the basis of the life of the nation
in the rearing of the right kind of
men and women to preserve the Am
Mrs. Nelson Berger of Nehawka,
was presented and gave a most in
teresting history of the Cass County
Federation movement and presented
a scrap book of press notices, pictures
and other interesting data of the
club life of the county. Mrs. Berger
also introduced the past county
presidents who were in attendance.
Mrs. W. E. MInier, past state presi
dent was presented and gave a
glimpse of federation conventions of
the past years.
Mrs. Maude E. Nuquist, of York,
member of the state board of control,
gave a most interesting account of
the work of the board and of the Ne
braska state institutions.
Mrs. Walter Kieschel of Tecumseh,
state president and Mrs. C. R. Caley,
of Springfield, state vice-president,
also talked of the work of the state
federation and its relation to the
The election of officers resulted
in the naming of the following:
President Mrs. G. R. Eveland,
Vice-President Mrs. J. H. Kok
Secretary-Treasurer Mrs. John R.
Those attending the convention
from Plattsmouth were: Mrs. John
Woest, Mrs. William Baird, Mrs. J. F.
Wolff, Mrs. A. H. Duxbury, Mrs. L. S.
Devoe, Mrs. J. E. Wiles, Mrs. Glen
Vallery, Mrs. R. C. Jahrig, Mrs. Pete
Carr, Mrs. L. S. Devoe, Miss Alpha C
Peterson, county superintendent, Rev
and Mrs. J. C. Lowson.
BIRTH OF DAUGHTER
From Saturday's Darty
This morning at 9:10 a daughter
was born to Mr. and Mrs. Carl Graves
at the home here. The mother and
daughter are doing nicely and the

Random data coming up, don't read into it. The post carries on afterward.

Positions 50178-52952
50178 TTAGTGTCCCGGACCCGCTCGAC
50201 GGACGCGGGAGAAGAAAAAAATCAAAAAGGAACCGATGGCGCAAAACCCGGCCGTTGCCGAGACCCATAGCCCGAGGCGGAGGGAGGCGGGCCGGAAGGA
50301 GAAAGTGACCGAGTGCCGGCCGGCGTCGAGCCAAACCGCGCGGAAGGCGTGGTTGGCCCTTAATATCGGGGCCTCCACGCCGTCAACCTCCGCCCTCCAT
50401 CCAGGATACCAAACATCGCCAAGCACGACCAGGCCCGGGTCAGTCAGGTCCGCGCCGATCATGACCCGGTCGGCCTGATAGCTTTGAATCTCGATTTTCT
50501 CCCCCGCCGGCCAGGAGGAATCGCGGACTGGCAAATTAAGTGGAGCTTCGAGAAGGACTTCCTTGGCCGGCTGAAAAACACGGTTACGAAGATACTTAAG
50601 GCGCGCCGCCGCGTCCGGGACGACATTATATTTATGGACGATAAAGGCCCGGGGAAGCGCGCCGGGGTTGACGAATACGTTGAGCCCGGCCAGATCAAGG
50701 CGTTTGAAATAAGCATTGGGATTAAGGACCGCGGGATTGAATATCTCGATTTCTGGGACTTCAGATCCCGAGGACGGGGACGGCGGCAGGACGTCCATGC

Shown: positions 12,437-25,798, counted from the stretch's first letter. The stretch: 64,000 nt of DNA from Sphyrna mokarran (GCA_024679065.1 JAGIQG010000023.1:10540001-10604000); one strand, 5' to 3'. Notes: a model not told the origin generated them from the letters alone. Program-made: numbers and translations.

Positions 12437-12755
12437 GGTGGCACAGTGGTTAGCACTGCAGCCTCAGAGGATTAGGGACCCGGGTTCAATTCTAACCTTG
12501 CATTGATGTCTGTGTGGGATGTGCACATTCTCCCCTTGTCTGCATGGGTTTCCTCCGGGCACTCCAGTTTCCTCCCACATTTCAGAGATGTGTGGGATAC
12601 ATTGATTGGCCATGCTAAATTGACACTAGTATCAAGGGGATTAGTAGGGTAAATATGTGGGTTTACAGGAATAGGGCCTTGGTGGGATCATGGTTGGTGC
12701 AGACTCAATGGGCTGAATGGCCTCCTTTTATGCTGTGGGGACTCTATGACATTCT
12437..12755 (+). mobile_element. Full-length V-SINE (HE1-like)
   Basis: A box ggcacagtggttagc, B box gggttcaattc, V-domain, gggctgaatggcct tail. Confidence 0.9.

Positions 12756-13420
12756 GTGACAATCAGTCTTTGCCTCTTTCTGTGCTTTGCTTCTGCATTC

event has brought a great deal of
happiness to the members of the
family. The little one weighed 1
Entertains at a
Home Chapter Has Large Group of
Distinguished Guests and Mem
bers cf Nebraska Home
Friday evening the members of
Home Chapter No. 189, Eastern Star,
was entertained at a fried chicken
dinner for a-large group of distin
guished guests and the members of
the families of the Star members.
The banquet hall had been very
attractively arranged and made a
delightful setting for the pleasant
The committee in charge in ad
dition to the delicious and appetiz
ing dinner, had prepared a program
which was enjoyed to the utmost.
There was an unusually fine group
participating in the program and
which comprised numbers by the
Star members and their families.
A group of some fourteen of the
members ot the local bethel of Job's
Daughters gave several songs that
reflected the greatest credit upon
the talented young ladies.
Harlan, son of Mr. and Mrs. Her
man Hennings, gave a very fine
piano solo that added much to the
interest of" the program.
Mrs. Henry F. Nolting. . whose
piano-accordian numbers have bo
often delighted Plattsmouth audi
ences, gave a few selections.
Raymond C. Cook, past worthy
patron, and well known vocalist,
was heard in two fine numbers with
Mrs. R. O. Cole as the accompanist.
Robert and Elouise Cole were
heard in a piano duet of unusual
beauty and charm.
Mrs. Floyd Becker, worthy matron
of Home Chapter, presided over the
dinner and program.
The members of the visiting party
here included Mrs. Clara Bathen,
Mrs. Margaret McPherson, both past
grand worthy matrons, of Lincoln;
Mrs. Merial Smith, Omaha, associate
grand conductress; William Cochran,
associate grand patron and sister, of
Auburn; Mrs. J. R: Pierson, Auburn;
Mrs. Maloney, grand lecturer, Om
aha; Mrs. Campbell, grand Martha,
Omaha; Mrs. Cornell, grand Electa,
Lincoln; Mrs. Gertrude Laughlin,
district supervisor, of Grand Island.
There were forty-five residents of
the Nebraska Masonic Home here
also as guests of honor.
FLOAT LAID AWAY
From Saturday's rty
The float that has advertised the
King Korn Karnival on many occa
sions through this section of Nebras
ka in the past months, was officially
laid into dry dock today. Friday aft
ernoon W. A. Swatek, assisted by
George Conis, drove the float to Ne
braska City where it participated in
the parade of the Apple Festival. The
float is being stored at the O. K.
garage on Washington avenue.
ATTENDING HUSKER GAME
From Saturday's Dsily
Mrs. John Donelan is in Lincoln